Earth is off to a hot start in 2020.
On the heels of the warmest January in recorded history and the second-warmest February, the planet has now logged its second-hottest March on record, the National Oceanic and Atmospheric Administration announced Thursday.
It’s just the latest milestone in what NOAA says is a clear, long-term warming trend. And though there are nine months left in the year, the agency’s models are already suggesting that there’s a good chance that 2020 could end up as the warmest year since record-keeping began in 1880.
“It does look like there’s a better-than-half probability that we will finish the year warmest on record,” Deke Arndt, chief of the monitoring branch at NOAA’s National Centers for Environmental Information, said Thursday in a news briefing about the agency’s latest monthly climate report.
Last month was the 44th consecutive March, and the 423rd consecutive month, with temperatures above the 20th century average, according to NOAA’s report.
The average temperature across land and ocean surfaces last month was 2.09 degrees Fahrenheit (1.16 degrees Celsius) warmer than the 20th century average. Only March 2016 was warmer, and 2016 overall remains the current hottest year in recorded history, according to NOAA.
The recent temperature records show that even amid natural variations, the planet is continuing to warm at an accelerated pace. NOAA’s report showed that the 10 warmest Marches have all occurred since 1990, and the period from January 2020 through March 2020 was the second-hottest year to date on record for the entire planet.
South America experienced its warmest March on record, while parts of Europe, Asia and Australia recorded hotter-than-usual temperatures last month.
Most of the contiguous United States, particularly across the East and South, also experienced warmer-than-usual temperatures in the previous month, and Florida recorded its warmest-ever March, according to NOAA. Conversely, California saw cooler-than-average temperatures in March, and Alaska recorded its coldest January through March period since 2012, Arndt said.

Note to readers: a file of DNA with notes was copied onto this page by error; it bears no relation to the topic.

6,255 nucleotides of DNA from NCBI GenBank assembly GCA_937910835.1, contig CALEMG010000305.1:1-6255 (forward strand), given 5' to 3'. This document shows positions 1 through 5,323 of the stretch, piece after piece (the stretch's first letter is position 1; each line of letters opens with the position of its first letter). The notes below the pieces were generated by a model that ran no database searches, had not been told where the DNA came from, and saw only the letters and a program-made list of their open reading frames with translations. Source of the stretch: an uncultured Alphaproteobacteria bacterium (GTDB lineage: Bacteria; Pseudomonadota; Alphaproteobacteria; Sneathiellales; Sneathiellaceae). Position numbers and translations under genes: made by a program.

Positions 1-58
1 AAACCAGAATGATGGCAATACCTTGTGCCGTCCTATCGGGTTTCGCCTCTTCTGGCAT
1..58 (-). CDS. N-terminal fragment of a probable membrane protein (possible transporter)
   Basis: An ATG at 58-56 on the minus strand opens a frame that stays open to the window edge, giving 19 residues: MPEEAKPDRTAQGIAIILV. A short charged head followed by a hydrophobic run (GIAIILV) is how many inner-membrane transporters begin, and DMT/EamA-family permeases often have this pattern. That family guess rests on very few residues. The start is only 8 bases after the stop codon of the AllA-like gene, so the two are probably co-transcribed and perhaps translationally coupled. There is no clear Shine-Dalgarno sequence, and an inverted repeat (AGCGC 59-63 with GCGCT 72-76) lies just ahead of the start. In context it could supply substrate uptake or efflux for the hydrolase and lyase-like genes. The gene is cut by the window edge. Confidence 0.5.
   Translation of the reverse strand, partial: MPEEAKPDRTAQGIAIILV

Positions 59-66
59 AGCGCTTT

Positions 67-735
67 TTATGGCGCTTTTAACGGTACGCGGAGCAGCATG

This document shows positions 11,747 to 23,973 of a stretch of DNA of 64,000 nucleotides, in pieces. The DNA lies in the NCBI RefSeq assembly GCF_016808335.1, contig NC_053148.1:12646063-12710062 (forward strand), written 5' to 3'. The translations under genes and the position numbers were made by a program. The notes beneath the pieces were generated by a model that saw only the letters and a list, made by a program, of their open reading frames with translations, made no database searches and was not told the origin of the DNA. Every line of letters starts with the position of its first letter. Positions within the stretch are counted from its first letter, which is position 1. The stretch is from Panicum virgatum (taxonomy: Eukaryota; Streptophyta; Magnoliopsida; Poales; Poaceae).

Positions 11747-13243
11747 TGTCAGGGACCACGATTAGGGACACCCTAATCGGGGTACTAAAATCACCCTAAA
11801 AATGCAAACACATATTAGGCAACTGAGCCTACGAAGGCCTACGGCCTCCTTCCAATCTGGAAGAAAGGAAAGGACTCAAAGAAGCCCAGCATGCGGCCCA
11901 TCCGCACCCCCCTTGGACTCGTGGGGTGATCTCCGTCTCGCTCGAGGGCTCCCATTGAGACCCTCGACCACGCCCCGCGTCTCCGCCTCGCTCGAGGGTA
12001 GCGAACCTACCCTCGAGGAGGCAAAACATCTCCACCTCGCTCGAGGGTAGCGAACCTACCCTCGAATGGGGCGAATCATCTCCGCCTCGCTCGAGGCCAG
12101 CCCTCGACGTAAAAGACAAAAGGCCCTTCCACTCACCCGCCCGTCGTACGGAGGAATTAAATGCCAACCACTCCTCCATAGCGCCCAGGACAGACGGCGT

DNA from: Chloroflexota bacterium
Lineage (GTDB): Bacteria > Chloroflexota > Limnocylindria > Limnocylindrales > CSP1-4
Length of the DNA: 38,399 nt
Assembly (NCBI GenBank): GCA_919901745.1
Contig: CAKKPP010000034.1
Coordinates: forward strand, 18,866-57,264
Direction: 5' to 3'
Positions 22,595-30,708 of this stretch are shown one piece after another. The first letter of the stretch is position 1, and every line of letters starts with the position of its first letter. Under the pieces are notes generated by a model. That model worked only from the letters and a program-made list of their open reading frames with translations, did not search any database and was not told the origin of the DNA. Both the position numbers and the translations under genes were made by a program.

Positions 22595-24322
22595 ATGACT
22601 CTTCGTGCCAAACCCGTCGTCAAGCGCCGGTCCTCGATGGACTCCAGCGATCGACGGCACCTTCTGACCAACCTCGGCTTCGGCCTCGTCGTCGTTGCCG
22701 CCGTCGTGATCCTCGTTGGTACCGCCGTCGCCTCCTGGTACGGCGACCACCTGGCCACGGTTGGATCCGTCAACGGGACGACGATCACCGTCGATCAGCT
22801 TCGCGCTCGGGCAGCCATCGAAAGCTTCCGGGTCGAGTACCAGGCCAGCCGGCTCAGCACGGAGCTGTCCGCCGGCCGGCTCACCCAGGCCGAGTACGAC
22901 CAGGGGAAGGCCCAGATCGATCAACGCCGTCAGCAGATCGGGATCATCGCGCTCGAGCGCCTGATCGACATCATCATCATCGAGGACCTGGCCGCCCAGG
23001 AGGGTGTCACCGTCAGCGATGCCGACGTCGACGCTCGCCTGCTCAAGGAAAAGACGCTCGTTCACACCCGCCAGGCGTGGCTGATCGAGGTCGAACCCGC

The warm temperatures shrank Arctic sea ice to its 11th-lowest extent, covering 251,000 square miles.
“Arctic sea ice tends to expand to its largest footprint over the month of March,” Arndt said. “This year, it was small.”
Antarctic sea ice fared better, with satellite records mapping its extent at 1.54 million square miles, which is near the average for this time of year, according to the NOAA report.
The agency’s forecasts also suggest that El Niño, a naturally occurring climate pattern that can drive climate anomalies and extremes, is unlikely to return this year. Many of the temperature records that were set in 2016 were amplified by a strong El Niño, but Arndt stressed that any impact from these warm oscillations already occur against a backdrop of accelerated global warming.
“Long-term warming is a lot like riding on an escalator — the longer you stay on the escalator, the higher you go,” he said. “El Niño is like standing tall and crouching down as you’re riding up that escalator. While we’re not at the stand-as-tall-as-you-can El Niño stage, we’re not exactly crouching down either.”